Ontario's new Premier has sent lottery executives back to the drawing board, forcing them to drop a promise of up to $100-million a year in hosting fees for a Toronto casino.
After a meeting with Kathleen Wynne in her Queen's Park office, top executives of the Ontario Lottery and Gaming Corp. withdrew their plan to give a special funding deal to Toronto if city councillors approve a casino. Ms. Wynne's edict that the OLG must have a single funding formula for all municipalities meant it had to reduce the promised $50-million to $100-million for Toronto or sweeten the pot for every region that will have a new casino.
Ms. Wynne's intervention introduces an element of uncertainty at a time when the Crown-owned agency wants to take on private-sector partners and expand the number of casinos. The companies that get the contracts will build the casinos and hire the people who will work at them.
The number of government employees involved in gambling services will shrink to fewer than 1,000 from 8,000 today.
Ms. Wynne said on Wednesday evening she gave the gambling agency executives clear marching orders, and that she will have to approve any casino revenue formula. "There needs to be the same formula across the province, the principle of fairness needs to apply, and municipalities then need to make a decision based on that formula," she said after a party fundraiser in Toronto. "I am very comfortable with the message that I have clarified with the OLG leadership."
The suggestion that Toronto would get a different deal than other municipalities rankled Ms. Wynne, who is making an effort to reach out to parts of the province, notably rural Ontario, that turned their backs on the Liberals in the 2011 election, leaving them with a minority government.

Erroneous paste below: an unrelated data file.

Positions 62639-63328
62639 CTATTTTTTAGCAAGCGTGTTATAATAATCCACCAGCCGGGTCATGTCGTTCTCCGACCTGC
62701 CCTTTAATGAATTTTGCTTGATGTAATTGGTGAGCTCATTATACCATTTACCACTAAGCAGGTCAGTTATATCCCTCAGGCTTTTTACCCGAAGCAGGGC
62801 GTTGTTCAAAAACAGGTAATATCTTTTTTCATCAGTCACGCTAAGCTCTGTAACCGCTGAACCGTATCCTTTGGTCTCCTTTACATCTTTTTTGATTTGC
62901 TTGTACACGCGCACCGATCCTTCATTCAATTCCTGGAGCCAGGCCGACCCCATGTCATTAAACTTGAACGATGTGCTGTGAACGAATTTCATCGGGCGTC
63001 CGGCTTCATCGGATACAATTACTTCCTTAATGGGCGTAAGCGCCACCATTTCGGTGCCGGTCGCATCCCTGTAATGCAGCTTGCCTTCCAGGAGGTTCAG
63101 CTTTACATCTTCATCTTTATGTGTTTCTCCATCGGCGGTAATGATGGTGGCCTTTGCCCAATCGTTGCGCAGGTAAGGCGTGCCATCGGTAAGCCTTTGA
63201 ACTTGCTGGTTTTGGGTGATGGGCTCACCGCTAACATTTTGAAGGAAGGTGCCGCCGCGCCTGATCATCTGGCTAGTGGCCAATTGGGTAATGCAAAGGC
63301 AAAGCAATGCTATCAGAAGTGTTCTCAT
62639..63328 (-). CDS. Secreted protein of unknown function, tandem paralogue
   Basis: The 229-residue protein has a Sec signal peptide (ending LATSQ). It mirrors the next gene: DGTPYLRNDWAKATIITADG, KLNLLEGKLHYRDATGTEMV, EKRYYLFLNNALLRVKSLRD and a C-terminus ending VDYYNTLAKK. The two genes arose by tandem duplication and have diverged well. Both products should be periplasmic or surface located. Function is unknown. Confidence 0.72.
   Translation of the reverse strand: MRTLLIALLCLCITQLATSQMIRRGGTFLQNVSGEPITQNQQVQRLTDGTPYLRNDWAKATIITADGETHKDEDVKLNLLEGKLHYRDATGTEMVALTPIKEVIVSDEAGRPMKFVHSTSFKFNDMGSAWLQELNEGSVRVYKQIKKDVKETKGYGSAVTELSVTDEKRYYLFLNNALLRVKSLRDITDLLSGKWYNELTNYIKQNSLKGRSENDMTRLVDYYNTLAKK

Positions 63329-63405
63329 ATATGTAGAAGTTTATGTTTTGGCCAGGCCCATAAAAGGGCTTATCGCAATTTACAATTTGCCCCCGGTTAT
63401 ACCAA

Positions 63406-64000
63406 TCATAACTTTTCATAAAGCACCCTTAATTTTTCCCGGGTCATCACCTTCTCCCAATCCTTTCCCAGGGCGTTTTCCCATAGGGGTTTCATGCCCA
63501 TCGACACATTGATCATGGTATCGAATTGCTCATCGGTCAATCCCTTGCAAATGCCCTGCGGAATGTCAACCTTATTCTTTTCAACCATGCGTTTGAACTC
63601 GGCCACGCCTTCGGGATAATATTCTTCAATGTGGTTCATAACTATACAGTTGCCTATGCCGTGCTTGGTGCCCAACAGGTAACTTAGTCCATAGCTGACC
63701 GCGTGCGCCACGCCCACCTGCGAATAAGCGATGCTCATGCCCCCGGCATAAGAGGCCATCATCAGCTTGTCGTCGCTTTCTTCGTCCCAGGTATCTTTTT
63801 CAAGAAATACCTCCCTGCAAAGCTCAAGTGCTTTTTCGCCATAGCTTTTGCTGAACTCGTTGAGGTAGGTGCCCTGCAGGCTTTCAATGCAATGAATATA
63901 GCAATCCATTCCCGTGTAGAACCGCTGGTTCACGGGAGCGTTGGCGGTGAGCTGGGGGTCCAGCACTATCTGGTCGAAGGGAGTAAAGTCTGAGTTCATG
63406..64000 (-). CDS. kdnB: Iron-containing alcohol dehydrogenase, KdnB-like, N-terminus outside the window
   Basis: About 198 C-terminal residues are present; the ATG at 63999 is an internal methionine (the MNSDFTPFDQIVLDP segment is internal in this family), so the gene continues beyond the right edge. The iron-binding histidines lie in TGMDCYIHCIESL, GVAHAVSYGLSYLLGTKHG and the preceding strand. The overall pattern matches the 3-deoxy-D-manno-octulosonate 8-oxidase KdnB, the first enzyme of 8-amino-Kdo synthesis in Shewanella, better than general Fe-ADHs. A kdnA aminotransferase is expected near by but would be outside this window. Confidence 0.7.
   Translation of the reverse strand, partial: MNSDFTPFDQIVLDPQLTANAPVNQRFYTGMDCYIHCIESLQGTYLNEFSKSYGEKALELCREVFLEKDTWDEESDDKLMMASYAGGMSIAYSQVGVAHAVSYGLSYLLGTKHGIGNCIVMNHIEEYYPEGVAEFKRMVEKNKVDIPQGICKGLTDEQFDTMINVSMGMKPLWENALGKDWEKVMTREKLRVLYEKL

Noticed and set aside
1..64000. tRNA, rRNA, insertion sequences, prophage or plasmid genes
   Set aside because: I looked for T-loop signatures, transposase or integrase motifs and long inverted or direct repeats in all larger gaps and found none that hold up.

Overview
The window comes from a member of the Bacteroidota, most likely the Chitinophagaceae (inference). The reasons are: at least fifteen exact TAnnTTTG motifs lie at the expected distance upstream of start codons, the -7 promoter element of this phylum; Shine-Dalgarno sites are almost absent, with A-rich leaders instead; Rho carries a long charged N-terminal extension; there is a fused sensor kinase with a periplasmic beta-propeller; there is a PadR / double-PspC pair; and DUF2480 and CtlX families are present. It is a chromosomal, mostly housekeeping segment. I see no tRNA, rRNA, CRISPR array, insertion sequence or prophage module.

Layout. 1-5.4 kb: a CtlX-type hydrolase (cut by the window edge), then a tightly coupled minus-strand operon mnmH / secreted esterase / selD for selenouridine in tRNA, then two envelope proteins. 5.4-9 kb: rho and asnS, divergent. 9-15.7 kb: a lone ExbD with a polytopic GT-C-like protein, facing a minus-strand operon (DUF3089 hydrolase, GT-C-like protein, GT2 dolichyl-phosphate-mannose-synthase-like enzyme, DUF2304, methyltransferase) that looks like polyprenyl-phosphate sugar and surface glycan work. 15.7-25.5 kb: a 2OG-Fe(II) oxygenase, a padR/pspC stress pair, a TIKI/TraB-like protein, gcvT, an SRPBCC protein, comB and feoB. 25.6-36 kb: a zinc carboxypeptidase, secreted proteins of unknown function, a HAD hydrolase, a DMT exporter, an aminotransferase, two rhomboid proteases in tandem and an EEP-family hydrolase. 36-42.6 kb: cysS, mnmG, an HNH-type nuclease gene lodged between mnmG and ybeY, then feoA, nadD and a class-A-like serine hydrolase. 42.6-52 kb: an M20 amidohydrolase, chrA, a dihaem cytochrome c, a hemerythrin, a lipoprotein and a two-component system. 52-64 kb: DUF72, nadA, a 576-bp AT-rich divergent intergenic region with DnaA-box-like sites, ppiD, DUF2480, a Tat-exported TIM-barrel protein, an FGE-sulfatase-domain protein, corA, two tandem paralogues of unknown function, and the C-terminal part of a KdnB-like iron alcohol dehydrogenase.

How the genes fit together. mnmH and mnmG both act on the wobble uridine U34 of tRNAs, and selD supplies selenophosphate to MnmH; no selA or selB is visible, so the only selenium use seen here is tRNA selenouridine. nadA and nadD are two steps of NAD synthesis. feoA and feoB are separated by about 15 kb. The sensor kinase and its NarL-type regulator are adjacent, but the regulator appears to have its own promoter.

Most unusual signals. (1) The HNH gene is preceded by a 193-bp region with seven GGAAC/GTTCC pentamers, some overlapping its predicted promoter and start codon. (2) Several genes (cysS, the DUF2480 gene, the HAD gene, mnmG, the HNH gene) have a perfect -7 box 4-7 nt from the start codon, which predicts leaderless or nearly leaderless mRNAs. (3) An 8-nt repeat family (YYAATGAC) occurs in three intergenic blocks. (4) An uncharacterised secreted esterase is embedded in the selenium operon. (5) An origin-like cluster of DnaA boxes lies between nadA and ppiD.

The promised deal for Toronto also angered the mayors of Niagara Falls, Windsor and Ottawa, all of whom said they wanted the same terms for their cities.
"I was pretty pleased to hear her reaction," Niagara Falls mayor Jim Diodati told The Globe and Mail. "We're pleased the direction comes from the Premier and her cabinet."
But the controversy could pit Ms. Wynne against Toronto mayor Rob Ford at a time when her fledgling government already disagrees with him on funding for transit and other infrastructure projects. Mr. Ford told reporters on Wednesday that a new revenue-sharing deal will not derail his push for a casino. He also insisted that Toronto is entitled to preferential treatment because it is Canada's largest city.
"To compare us to Ottawa," he said, "we are three times the size, so to say we are the same as Hamilton or Ottawa is ridiculous."
Ms. Wynne called OLG chairman Paul Godfrey and chief executive officer Rod Phillips to Queen's Park on Wednesday after The Globe reported that the promised hosting fees for Toronto were more than double what the city would be entitled to under the standard formula. Mr. Godfrey told reporters after the meeting that the agency has not decided whether every municipality would get the standard formula, which will be a percentage paid out of the new casinos' net revenues. Toronto would collect annual fees of just $20-million under that arrangement, which would likely not be enough to sell city councillors on a casino.
But boosting the fees for every other municipality could make it more challenging for OLG to attract private-sector bidders, because the money would come out of their pockets and reduce their return on investment, industry insiders said.
"I can't tell you right on the spot here which way we're leaning, because this is all news to us," Mr. Godfrey said. "We understand that there's a sense of fairness, always … that the Premier wants to achieve, and we're prepared to comply with that and work on the formula."
Mr. Godfrey favours an "iconic" casino resort on Toronto's waterfront. He dangled the $50-million to $100-million in hosting fees last January in a bid to entice city councillors to approve bringing a casino to the city.
Until Wednesday, OLG officials stood behind those numbers.
With a report from Sunny Dhillon